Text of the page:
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Originally Posted by freisste View Post
Someone correct me if I am wrong, but 20L, 30L, 4L, etc are basically the same. I think they are "cooked" differently to get them darker. The L is a unit of darkness.

You should be able to use something close or combine two for an average.

Don't take my word for it.
The L stands for Degrees Lovibond which is simply the color of the grain - any grain, from barley to wheat to corn. True that usually when someone say "I added a little 120L for color", they are typically referring to Crystal malt (barley thats been kilned in such a way to caramelize the sugars in the grain. This particular grain is used to improve body and head retention (unfermentable sugars) and to add a caramel taste. In this case the higher the number L, the darker the grain and the more caramel flavors it's going to have.
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Old 12-07-2012, 12:48 AM   #6
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Thanks for the replies. I really appreciate them. I think my biggest flaw is not "going with the flow". If I brew a recipe you posted here, then I want to follow the recipe to a T. The attitude here is "it's ok to sub this for that" for a certain recipe if I can't get that one ingredient, but my mind tells me I can't do that, since it's not in the recipe. I'm just hard wired like that I guess.

I forgot more times than not how much freedom this hobby really gives me.

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Old 12-07-2012, 12:51 AM   #7
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Quote:
Originally Posted by freisste View Post
Someone correct me if I am wrong, but 20L, 30L, 4L, etc are basically the same. I think they are "cooked" differently to get them darker. The L is a unit of darkness.

You should be able to use something close or combine two for an average.

Don't take my word for it.
No, not right, sorry! They are the same grain, yes. But there are flavor differences and not just color differences- otherwise they'd only make 120L and 20L and let you combine them to make whatever color you want!

120L is darker, raisiny, burnt toffee. 20L is caramelly sweet. The other colors, from light to darker, gradually change character. Combining two for an average might make the color right, but not the flavor.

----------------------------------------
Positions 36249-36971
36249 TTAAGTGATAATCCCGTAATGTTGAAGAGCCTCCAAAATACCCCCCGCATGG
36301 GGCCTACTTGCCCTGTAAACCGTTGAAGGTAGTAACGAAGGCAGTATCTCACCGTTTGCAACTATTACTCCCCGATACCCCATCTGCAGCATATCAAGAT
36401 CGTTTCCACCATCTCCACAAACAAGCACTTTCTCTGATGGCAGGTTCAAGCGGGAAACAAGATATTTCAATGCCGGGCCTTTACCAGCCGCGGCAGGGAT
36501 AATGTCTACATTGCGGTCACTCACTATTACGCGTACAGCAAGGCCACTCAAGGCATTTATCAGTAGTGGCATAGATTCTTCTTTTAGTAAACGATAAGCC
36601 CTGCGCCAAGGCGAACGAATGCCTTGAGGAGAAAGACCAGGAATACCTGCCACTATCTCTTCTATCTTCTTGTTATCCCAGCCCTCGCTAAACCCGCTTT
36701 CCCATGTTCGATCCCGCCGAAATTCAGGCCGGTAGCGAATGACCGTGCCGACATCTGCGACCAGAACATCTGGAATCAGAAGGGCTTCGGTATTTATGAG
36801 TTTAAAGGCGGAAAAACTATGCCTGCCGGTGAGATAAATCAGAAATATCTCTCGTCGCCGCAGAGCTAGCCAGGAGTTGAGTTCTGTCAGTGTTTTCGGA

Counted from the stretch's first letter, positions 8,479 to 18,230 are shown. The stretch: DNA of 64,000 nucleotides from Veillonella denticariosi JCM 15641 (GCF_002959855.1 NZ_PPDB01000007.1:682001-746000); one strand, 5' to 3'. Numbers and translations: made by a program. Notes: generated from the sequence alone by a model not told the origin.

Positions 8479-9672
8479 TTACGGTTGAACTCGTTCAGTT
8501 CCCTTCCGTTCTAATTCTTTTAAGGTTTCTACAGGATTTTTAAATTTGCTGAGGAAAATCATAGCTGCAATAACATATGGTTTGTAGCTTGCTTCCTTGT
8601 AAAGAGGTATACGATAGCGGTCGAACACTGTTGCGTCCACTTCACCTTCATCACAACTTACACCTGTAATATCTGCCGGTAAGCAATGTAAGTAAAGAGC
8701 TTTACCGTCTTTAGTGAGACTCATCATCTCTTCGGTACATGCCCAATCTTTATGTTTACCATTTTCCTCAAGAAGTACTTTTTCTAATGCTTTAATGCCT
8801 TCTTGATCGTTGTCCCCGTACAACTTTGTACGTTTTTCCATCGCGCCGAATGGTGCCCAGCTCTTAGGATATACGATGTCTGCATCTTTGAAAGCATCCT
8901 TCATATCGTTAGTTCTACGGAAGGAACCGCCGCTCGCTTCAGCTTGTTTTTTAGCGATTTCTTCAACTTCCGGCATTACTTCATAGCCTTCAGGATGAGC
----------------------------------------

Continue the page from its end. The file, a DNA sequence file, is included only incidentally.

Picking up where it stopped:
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Old 12-07-2012, 12:52 AM   #8
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Just post the question if you are considering a recipe.....and you think think you found an equivalent grain .....someone will tell you if it makes sense to use it.

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Old 12-07-2012, 01:01 AM   #9
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Quote:
Originally Posted by Yooper

No, not right, sorry! They are the same grain, yes. But there are flavor differences and not just color differences- otherwise they'd only make 120L and 20L and let you combine them to make whatever color you want!

120L is darker, raisiny, burnt toffee. 20L is caramelly sweet. The other colors, from light to darker, gradually change character. Combining two for an average might make the color right, but not the flavor.
Thanks, Yooper. That's basically what I meant to say as far as the starting ingredient (although I don't have the experience to describe the differences in taste as well as you...or at all). And sorry if my statement seemed to suggest using a little 120 instead of a lot of 20. As you said, color may match but flavor will not.

For my info, how different would a brew be with one part each of 20 and 40 vs a brew with two parts 30? Thanks again for clarifying mistake.
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Old 12-07-2012, 01:04 AM   #10
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My guess is that mixing the 20 and 40 equally to approximate the 30 would be better than choosing all 20 or 40.....

Either way I cannot imagine it making a real noticable difference.....